By Mark McNease
I met Dave Hughes in the vast meeting place of the internet sometime last year and have been reading his columns at RetireFabulously.com ever since. A new column in the email inbox means more great information from the perspective of someone who’s been there and done that – in this case, designed and lived his retirement, discovering both the expected and the unanticipated along the way.
Dave’s new book, Design Your Dream Retirement: How to Envision, Plan For, and Enjoy the Best Retirement Possible, just came out. I’ve read it and can’t recommend it highly enough for anyone who is living their renaissance or planning to. There’s so much we don’t know about the realities of retirement, both exciting and challenging, and Dave is an expert at providing that information in easy-to-understand language, with concrete examples that can help you form and design your own dream retirement.
Following are ‘6 Questions’ Dave found time to answer. Enjoy them, and be sure to check out his book, for yourself or as a gift for a friend or loved one. It’s invaluable.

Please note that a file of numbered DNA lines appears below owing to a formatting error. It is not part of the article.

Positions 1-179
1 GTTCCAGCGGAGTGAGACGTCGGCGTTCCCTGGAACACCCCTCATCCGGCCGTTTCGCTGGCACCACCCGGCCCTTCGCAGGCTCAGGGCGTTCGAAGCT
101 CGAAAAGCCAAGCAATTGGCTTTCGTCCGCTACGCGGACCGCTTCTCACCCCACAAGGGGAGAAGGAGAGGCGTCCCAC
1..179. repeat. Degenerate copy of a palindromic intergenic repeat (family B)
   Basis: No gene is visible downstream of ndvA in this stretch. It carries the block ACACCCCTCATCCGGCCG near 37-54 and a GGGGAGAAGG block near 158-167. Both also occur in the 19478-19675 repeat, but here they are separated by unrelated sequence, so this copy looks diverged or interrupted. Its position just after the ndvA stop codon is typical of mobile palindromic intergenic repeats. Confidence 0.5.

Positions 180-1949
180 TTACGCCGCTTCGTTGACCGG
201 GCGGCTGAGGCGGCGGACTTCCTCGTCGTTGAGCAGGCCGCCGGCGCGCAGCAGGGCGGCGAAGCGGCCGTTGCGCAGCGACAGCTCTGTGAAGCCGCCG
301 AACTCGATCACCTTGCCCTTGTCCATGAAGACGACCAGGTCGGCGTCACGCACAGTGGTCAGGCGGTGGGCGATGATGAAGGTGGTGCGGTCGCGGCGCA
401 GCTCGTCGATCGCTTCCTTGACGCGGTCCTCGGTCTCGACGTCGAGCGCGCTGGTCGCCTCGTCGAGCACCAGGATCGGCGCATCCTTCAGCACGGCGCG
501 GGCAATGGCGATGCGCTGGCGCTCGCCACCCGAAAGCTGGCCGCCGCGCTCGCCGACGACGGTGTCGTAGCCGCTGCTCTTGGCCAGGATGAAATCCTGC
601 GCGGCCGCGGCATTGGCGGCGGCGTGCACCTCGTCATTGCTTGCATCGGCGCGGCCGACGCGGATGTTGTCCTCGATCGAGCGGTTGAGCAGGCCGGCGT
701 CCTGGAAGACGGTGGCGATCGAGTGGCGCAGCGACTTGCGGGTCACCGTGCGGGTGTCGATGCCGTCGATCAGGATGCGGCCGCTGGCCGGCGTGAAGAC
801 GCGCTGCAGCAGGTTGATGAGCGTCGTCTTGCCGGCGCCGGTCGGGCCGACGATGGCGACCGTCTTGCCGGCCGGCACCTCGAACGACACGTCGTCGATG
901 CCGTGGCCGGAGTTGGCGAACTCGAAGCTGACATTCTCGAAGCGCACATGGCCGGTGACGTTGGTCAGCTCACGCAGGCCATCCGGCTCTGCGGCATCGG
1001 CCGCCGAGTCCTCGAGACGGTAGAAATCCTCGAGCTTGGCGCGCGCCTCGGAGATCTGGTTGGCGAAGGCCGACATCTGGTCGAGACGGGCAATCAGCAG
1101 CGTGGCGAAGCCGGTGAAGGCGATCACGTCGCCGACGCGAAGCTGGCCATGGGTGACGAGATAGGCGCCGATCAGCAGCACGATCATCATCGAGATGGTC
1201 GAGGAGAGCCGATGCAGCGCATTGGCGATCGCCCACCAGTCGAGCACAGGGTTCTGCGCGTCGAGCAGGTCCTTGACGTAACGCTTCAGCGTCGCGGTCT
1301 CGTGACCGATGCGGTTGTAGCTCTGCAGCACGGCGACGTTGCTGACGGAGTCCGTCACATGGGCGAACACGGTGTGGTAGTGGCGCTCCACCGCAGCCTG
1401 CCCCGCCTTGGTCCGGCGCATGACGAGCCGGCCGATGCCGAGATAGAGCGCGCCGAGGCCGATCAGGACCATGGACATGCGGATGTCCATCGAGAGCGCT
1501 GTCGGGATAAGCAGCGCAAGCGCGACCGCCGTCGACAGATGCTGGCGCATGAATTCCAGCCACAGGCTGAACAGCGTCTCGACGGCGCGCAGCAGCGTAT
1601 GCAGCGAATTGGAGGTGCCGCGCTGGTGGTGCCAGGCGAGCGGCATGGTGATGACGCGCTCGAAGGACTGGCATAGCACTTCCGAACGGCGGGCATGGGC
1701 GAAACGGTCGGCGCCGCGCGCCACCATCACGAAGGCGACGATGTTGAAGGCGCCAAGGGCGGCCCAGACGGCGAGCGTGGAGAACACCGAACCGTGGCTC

MM: Welcome back! We’ve had a few podcast chats, and now you’re an author with a book out about designing a dream retirement. First, what inspired you to start RetireFabulously.com and what were some of the challenges you had getting it going?
DH: I’ve been looking forward to retiring almost as long as I’ve been working. Of course, for most of those years retirement seemed impossibly far off. After I entered my 50s, I started to realize that it wouldn’t be too many more years until my retirement would become a reality!
This led me to start thinking more seriously about how I would spend my days, where I would live, and what my retirement would really be like. I ordered and read several books and started investigating what information was available online.
I discovered that at least 95% of all the retirement-related information available was focused on the financial aspect of retirement – how much money you’ll need, how you should shift your investment mix as you get older, how fast you can draw down your savings, and so on. Relatively little was being written about how you would live your life during retirement, and of that, practically nothing was being written from an LGBT perspective.